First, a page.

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This document shows some examples using paper and the various properties it has which can be explored using the laser cutter.

1.     Paper:

Possible ways of incorporating the laser cutter with Paper Stars

!1.JPG!These are easy to make, all you need is a long strip of paper. Big ones are okay, but the small ones are best. Make one large one with 16 pieces of paper all taped together.
Here's how:
-Get a long strip of paper, 1/2 an inch by 11 inches is a very good length. Just take a piece of paper and make a long fold, then cut along it.
-Tie the strip of paper into a simple knot, like in the top left one in the picture.
- Carefully pull the knot tighter, until it's as tight as it will get and you can squash it flat, like the second step in the picture. This makes it into a pentagon, which is the basic shape of our star. Don't crease the edges down really well, just squash it flat. (If you make the folds really good here it won't poof up as easily later.)
- Start to wrap the remaining paper around the knot. When you've wrapped all the paper around tuck the last bit underneath some of the paper on the knot, that way no paper hangs loose. Now you've gotten to the third step in the picture.
- Ok, now take your thumbnail and dent in the sides of the pentagon. This is the fourth step in the picture.
- Now keep going around denting the sides in a little bit more at a time. After doing that for a while you can pinch the points out nice.

Vertical cut popups

This idea is simple, make parallel cuts in only one direction and then fold a piece of paper in half. Only, as you fold the paper fold the strips in different directions. The two big ones are a simple 'binary city' pattern. It's a great pattern, and easy to do, but there are better things to be done with this kind of paper art.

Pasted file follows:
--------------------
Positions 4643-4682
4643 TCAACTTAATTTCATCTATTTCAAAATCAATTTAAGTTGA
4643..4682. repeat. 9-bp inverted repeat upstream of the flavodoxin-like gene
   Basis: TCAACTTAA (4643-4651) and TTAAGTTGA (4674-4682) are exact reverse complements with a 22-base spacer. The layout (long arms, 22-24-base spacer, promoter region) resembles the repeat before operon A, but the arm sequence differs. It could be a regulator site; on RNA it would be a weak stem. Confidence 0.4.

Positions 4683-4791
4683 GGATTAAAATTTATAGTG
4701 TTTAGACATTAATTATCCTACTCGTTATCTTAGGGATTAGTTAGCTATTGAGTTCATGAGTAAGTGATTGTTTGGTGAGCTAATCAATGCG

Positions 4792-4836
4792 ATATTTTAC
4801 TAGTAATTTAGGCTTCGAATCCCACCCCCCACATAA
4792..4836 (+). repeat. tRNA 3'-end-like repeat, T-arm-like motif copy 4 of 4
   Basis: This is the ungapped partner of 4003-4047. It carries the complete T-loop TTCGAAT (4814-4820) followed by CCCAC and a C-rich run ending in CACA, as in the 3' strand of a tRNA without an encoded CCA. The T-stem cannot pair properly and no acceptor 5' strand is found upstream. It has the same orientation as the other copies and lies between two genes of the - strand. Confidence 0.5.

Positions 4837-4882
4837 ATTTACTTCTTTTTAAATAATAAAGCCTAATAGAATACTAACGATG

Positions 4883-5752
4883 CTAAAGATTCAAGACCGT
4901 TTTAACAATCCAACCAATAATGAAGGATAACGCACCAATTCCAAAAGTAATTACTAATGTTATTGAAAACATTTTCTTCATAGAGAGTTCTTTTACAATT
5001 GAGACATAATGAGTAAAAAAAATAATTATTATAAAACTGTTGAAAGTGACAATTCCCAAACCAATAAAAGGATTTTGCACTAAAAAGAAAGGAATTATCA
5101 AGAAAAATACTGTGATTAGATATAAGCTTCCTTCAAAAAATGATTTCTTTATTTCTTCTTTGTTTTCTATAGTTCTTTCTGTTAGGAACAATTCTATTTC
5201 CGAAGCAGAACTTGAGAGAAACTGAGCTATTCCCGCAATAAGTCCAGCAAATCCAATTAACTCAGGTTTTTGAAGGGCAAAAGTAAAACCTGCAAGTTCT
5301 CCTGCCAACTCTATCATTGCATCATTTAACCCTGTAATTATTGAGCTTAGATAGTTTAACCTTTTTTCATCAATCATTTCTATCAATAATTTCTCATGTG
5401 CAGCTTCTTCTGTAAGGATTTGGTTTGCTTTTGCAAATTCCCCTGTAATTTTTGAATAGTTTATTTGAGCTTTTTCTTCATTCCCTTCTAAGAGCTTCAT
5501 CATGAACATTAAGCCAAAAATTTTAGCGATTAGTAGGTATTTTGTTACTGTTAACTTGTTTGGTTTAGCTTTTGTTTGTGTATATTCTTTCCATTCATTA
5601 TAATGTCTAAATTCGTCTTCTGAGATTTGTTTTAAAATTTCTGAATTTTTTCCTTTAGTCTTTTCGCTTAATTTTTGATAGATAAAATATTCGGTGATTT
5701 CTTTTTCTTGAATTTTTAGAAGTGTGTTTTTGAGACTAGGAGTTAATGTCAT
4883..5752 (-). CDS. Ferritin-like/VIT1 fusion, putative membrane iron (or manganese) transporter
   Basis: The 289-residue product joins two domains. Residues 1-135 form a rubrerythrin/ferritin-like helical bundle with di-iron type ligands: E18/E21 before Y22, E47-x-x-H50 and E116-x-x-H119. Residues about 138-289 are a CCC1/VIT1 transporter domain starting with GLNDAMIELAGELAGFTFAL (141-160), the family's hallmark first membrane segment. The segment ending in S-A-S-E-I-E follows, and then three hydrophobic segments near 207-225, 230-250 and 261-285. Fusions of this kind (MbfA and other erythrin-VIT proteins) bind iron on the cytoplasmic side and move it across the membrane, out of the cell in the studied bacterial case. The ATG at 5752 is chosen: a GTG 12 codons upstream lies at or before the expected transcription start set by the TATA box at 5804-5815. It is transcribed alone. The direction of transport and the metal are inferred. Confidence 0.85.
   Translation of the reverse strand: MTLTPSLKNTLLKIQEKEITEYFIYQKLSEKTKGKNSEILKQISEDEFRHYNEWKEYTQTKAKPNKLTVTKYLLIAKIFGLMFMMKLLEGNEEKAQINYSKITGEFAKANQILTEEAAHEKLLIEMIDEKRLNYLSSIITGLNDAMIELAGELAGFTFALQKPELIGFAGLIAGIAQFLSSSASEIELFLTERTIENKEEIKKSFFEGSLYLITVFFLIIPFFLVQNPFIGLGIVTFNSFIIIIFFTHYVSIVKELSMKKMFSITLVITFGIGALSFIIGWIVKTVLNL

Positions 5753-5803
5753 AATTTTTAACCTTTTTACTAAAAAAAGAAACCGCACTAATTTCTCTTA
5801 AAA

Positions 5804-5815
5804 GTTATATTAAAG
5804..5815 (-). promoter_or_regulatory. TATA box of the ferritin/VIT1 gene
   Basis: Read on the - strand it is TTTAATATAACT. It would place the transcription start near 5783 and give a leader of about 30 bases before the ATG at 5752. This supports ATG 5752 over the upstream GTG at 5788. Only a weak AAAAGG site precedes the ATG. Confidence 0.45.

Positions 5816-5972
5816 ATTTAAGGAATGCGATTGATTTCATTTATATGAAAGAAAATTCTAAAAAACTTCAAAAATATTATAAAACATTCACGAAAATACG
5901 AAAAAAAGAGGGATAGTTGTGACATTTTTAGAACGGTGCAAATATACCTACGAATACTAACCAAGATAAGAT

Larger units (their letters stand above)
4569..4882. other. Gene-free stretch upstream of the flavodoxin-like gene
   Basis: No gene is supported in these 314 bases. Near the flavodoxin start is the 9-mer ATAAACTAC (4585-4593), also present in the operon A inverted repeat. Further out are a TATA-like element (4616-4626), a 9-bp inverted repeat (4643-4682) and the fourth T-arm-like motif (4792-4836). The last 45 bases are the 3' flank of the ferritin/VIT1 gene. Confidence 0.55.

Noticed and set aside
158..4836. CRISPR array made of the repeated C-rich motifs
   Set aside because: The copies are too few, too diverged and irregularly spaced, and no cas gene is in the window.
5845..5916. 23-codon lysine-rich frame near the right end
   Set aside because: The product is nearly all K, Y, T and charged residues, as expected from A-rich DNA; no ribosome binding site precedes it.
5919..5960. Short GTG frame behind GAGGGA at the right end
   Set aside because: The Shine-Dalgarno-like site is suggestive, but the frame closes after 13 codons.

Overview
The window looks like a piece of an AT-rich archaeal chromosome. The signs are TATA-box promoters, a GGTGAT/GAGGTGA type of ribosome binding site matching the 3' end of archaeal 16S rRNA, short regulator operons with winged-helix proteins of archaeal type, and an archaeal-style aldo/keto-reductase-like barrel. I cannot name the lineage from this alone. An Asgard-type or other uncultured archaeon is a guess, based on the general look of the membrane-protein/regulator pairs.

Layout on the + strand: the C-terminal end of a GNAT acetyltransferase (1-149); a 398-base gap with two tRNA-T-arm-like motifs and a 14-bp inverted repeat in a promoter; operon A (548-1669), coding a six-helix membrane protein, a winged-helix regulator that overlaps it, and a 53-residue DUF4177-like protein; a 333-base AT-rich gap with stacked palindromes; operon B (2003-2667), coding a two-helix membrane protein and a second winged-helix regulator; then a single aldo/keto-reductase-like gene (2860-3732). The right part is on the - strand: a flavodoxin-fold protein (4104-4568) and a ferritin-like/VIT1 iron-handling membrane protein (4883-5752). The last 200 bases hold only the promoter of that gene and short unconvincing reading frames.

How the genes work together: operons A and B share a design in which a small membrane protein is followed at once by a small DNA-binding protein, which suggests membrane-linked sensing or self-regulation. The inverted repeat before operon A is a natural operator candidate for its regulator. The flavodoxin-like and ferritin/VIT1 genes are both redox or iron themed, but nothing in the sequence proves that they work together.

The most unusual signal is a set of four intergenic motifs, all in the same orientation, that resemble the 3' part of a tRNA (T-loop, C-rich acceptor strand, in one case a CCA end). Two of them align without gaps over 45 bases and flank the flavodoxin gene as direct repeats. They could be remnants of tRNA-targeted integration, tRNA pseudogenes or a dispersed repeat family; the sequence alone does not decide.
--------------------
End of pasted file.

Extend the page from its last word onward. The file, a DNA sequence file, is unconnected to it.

Here's how:
I have two simple examples to get you started. The left one will make a simple building (two boxes, one on top the other). The right one will make a staircase.

- Take a piece of paper and cut vertical cuts where you see the vertical black lines
- Fold valleys where you see the small red doted lines
- Fold mountains where you see the longer blue dashed lines.

Accordian folds

These have interesting structural stability, if that interests you. Above on the right is one with a curved meta-fold. The middle one has the folds interleaved. Below is the same thing, only with the accordion fold done radially. It makes for very interesting objects (some simpler stars shown here), but they can be very difficult to make.

Here's how:

- Start by making an accordion fold along a piece of paper. To do this fold the paper in half, then in half again, then in half once more. Make the folds very crisp, use your finger nail to press the fold down on the table. Make the folds alternate as shown in the left one in the picture. Then, reverse all of them so that the accordion is reversed. All the folds should be happy to fold either way.
- Now hold the accordion all together, and then fold the whole thing. (This is a meta-fold.) You should now have something looking like the paper in the middle of the picture.
- Open it all up, and then reverse the accordion fold on just one side of the meta-fold. This can be tricky, and the only think I can do it just say try it. Make the valleys of one side become mountains, and the mountains valleys. When you're done you should have a piece of paper like the right one in the picture. That zig-zag on top is the meta-fold.

Nishimura Yuko-test                     kirigami honeycomb

Arrow tile                                              square limpets

The property that we are interested for paper is folding properties. Some kind of paper is really hard to fold on the current line, and it¿s really hard to fold 2 or more line if they are too close to each other.  On CAD, we used the solid line for cutting and the dash line for folding. We found to use the line type scale to change the scale of the dash line if needed. So after the laser cutter finished the job, we could fold the dashed line really easy.

Examples of paper cut on the school of architecture laser cutter





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First published Mon. 1 Feb. 2010.

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